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Northland students plan walkout to honor shooting victims

Helen Clanaugh, a sophomore at Denfeld High School, works on a poster Monday for the "March for our Lives” march planned for Wednesday at local and area high schools. Bob King /

Denfeld High School senior Autumn Pohl stayed home from school on March 5 following a school gun-violence threat made by another student.

She wasn't alone; she was one of more than half of Denfeld's 800-plus students who didn't attend class that day.

"It caused panic for a lot of people," Pohl said. "It hit close to home."

That's one reason she and students across the Northland — and throughout the country — plan to hold a walkout Wednesday to both honor the 17 killed at a Parkland, Fla., high school on Feb. 14, and to stand for stricter gun control laws. For 17 minutes beginning at 10 a.m., students will walk out of school and silently honor the slain students and faculty members of Marjory Stoneman Douglas High School.

"This is something that students shouldn't have to worry about. ... They shouldn't have to lead the conversation in fighting for their own safety," Pohl said. "But I think it shows strength."

The walkout is the first of three national events planned in the wake of the mass shooting. On March 24, area students and other community members will take part in the Parkland student-led national "March for our Lives" march, with their own version starting at Historic Old Central High School at 5:30 p.m. A full-day national walkout is also planned for April 20, to honor those killed in the Columbine High School shootings in 1999.

University of Minnesota Duluth student Mary Franz is one of the organizers of the local efforts. She said the point isn't to advocate for the elimination of any rights, but to ensure students are safe when they go to school.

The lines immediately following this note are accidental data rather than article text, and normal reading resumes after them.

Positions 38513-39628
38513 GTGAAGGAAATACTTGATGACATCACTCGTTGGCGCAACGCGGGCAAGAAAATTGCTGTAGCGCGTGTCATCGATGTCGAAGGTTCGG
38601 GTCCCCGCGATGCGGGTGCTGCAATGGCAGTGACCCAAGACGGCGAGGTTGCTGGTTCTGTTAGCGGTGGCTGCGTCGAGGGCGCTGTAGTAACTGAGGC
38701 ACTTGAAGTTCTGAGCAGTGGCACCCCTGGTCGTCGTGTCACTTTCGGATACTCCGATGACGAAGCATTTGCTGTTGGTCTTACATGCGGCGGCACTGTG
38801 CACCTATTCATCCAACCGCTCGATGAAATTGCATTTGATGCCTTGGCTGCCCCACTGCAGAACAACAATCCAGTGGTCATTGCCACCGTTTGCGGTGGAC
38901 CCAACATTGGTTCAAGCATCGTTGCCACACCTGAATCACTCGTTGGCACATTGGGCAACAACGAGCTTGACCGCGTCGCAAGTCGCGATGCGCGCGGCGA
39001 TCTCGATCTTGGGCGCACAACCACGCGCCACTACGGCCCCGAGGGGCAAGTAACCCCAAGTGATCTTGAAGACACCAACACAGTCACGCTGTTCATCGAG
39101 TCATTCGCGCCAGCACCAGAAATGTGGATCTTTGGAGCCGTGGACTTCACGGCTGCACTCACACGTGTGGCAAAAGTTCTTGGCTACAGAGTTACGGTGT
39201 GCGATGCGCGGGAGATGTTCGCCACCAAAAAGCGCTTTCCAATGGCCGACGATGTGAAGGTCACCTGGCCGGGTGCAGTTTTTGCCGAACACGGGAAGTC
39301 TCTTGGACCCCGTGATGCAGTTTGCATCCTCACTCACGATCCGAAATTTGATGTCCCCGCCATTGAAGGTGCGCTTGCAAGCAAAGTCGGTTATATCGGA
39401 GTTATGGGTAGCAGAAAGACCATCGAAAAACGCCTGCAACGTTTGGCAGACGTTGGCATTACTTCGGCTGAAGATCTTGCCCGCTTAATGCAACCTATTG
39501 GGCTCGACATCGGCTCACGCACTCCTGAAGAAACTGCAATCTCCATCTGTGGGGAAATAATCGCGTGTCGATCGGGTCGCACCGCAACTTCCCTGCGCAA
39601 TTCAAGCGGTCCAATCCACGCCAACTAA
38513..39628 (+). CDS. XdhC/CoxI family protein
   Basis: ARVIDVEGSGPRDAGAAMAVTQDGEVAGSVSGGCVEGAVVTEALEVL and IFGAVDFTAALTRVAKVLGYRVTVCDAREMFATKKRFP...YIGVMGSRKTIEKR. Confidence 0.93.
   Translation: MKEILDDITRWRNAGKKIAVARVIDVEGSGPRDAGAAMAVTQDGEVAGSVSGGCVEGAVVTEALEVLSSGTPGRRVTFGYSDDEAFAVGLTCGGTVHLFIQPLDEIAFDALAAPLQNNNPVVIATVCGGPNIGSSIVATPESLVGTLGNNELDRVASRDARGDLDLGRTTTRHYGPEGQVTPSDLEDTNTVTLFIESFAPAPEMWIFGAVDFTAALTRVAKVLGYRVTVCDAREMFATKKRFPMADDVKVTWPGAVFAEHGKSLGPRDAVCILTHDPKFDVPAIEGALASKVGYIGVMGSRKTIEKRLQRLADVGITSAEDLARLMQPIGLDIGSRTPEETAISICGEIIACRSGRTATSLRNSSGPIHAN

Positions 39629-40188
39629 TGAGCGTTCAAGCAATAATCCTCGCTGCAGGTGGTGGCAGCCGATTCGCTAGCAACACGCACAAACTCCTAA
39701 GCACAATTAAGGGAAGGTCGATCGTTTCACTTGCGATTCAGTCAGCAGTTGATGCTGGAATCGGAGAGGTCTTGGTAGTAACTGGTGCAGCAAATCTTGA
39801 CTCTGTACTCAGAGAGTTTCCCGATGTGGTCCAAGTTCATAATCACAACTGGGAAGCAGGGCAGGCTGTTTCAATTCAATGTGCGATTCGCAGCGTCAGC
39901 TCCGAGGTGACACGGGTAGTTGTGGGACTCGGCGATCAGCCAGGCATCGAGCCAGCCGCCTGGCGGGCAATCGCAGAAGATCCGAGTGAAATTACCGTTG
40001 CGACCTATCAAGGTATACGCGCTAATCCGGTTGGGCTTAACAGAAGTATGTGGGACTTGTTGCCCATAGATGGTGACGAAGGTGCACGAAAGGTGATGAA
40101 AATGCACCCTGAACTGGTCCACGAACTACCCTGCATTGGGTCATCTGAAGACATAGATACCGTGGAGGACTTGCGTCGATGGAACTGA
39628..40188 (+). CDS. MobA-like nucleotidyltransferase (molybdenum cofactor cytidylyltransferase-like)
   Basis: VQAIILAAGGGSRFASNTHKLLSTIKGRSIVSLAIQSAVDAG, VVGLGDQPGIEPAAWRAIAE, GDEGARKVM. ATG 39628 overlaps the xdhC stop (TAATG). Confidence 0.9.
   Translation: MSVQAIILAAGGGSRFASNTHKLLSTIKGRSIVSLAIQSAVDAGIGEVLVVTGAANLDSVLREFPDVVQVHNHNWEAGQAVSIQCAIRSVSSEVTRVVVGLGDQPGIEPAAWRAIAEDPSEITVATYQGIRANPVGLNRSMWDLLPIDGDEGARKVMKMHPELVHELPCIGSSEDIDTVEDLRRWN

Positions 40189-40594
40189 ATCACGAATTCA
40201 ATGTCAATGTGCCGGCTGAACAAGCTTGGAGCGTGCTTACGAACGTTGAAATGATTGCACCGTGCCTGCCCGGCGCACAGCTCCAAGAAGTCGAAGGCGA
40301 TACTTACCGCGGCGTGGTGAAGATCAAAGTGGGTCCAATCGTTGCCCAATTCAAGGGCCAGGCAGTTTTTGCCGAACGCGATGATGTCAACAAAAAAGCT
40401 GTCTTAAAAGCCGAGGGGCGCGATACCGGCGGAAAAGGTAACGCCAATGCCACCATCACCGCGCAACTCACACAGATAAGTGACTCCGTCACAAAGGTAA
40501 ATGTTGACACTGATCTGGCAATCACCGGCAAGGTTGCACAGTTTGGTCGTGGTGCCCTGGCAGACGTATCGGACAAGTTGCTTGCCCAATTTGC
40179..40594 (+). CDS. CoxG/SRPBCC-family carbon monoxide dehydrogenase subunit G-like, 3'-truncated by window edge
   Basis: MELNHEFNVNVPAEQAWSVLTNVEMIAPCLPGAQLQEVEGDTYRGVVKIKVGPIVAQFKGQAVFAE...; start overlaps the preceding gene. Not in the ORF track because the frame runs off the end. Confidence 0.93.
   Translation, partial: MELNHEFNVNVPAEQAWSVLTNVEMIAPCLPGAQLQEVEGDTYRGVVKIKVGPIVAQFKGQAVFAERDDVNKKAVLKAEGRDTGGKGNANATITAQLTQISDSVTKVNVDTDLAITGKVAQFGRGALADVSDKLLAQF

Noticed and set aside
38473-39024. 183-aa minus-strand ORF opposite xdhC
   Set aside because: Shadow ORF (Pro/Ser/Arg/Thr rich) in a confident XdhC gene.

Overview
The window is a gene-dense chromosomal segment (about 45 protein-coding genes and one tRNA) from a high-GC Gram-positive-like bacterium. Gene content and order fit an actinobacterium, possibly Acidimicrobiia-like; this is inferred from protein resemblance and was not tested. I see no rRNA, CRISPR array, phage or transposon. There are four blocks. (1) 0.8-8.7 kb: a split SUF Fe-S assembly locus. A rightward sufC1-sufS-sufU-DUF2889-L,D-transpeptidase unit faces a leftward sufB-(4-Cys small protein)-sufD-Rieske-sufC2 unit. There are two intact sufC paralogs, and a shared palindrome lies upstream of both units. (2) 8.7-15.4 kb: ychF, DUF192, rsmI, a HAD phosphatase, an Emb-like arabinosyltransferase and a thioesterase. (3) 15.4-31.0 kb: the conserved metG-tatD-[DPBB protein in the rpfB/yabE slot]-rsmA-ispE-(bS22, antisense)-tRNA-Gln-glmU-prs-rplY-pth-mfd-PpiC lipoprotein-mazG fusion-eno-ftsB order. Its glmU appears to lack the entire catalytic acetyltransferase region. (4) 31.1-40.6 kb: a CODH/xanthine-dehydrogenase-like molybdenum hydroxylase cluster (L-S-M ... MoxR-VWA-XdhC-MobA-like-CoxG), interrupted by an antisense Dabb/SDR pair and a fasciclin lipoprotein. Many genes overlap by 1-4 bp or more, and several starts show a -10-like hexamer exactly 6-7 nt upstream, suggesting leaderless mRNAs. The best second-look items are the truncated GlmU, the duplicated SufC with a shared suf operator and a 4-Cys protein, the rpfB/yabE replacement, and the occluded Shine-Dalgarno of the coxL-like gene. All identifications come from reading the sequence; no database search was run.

A country where teachers are put in a position to "take bullets" for their students "is not a country I want to live in," Franz said.

Locally, students from many schools, including Denfeld and East high schools, Lincoln Park and Ordean East middle schools, Proctor high and middle schools, Harbor City International School, North Star Academy, Marshall School and UMD are taking part.

Duluth Superintendent Bill Gronseth said students need signed permission from a parent or guardian to participate in the walkout in district schools, along with signing in and out of the office. He said the district supports the "civically engaged" students, but because the event isn't school-sponsored, it will be handled like other outside school events. Employees in Duluth schools will monitor the walkouts.

In Proctor, staff are helping its students organize the voluntary walkout, and parents will be notified of the event. At North Star, as well, staff will be monitoring the event.

Duluth Police Sgt. Mike LaFontaine said the department plans increased presence around Duluth schools taking part in the walkout.

Both of the Duluth district's high schools and Cloquet's middle and high school have been the target of threats since the Parkland massacre. In each instance, the student who made the threats is facing school discipline and possible criminal charges.

The Educator's School Safety Network typically tracks 10 school violence threats and incidents a day. Since Parkland, it's tracked more than 70 a day on average, with nearly every state in the country affected, according to the organization.

The most recent school shooting has kids on edge, said Denfeld sophomore Helen Clanaugh.

"Every day since Parkland, kids talk about it at school," she said, and Denfeld being threatened heightened fears. "It's scary to go to school."

But that's why the walkout matters, she said. Clanaugh was a child in 2012 when 26 children and school employees were killed in a mass shooting at Sandy Hook Elementary in Newtown, Conn. She's grown up hearing about school shootings, she said, and as a teen, she sees the opportunity for activism that she and other students have before them.

"It's our duty to do this," Clanaugh said. "If we're not showing up for these things, nothing is ever going to change."

East senior James Abelsen said it's a stereotype that high school kids don't care about the world they are set to inherit.

"I think it's awesome we now have visible action coming from high schools across the world," he said.